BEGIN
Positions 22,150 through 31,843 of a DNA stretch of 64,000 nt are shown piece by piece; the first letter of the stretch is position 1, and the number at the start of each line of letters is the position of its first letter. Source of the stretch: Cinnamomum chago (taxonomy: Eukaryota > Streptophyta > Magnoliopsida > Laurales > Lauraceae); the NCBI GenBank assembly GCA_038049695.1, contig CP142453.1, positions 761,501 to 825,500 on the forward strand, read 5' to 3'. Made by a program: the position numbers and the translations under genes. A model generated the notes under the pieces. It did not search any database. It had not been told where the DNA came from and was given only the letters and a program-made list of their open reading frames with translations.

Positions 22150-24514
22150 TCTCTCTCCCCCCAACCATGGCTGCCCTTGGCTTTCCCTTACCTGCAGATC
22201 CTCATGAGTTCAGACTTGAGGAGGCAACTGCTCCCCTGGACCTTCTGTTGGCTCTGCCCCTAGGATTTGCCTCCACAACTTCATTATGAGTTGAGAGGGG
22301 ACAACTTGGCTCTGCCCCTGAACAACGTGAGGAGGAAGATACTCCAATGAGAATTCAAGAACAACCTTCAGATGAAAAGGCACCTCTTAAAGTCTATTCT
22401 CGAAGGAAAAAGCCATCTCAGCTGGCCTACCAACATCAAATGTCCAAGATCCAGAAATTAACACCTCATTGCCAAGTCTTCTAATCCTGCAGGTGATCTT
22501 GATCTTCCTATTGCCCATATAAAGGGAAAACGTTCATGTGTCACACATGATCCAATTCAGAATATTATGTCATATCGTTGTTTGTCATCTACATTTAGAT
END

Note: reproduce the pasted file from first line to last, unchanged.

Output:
Positions 22,150 through 31,843 of a DNA stretch of 64,000 nt are shown piece by piece; the first letter of the stretch is position 1, and the number at the start of each line of letters is the position of its first letter. Source of the stretch: Cinnamomum chago (taxonomy: Eukaryota > Streptophyta > Magnoliopsida > Laurales > Lauraceae); the NCBI GenBank assembly GCA_038049695.1, contig CP142453.1, positions 761,501 to 825,500 on the forward strand, read 5' to 3'. Made by a program: the position numbers and the translations under genes. A model generated the notes under the pieces. It did not search any database. It had not been told where the DNA came from and was given only the letters and a program-made list of their open reading frames with translations.

Positions 22150-24514
22150 TCTCTCTCCCCCCAACCATGGCTGCCCTTGGCTTTCCCTTACCTGCAGATC
22201 CTCATGAGTTCAGACTTGAGGAGGCAACTGCTCCCCTGGACCTTCTGTTGGCTCTGCCCCTAGGATTTGCCTCCACAACTTCATTATGAGTTGAGAGGGG
22301 ACAACTTGGCTCTGCCCCTGAACAACGTGAGGAGGAAGATACTCCAATGAGAATTCAAGAACAACCTTCAGATGAAAAGGCACCTCTTAAAGTCTATTCT
22401 CGAAGGAAAAAGCCATCTCAGCTGGCCTACCAACATCAAATGTCCAAGATCCAGAAATTAACACCTCATTGCCAAGTCTTCTAATCCTGCAGGTGATCTT
22501 GATCTTCCTATTGCCCATATAAAGGGAAAACGTTCATGTGTCACACATGATCCAATTCAGAATATTATGTCATATCGTTGTTTGTCATCTACATTTAGAT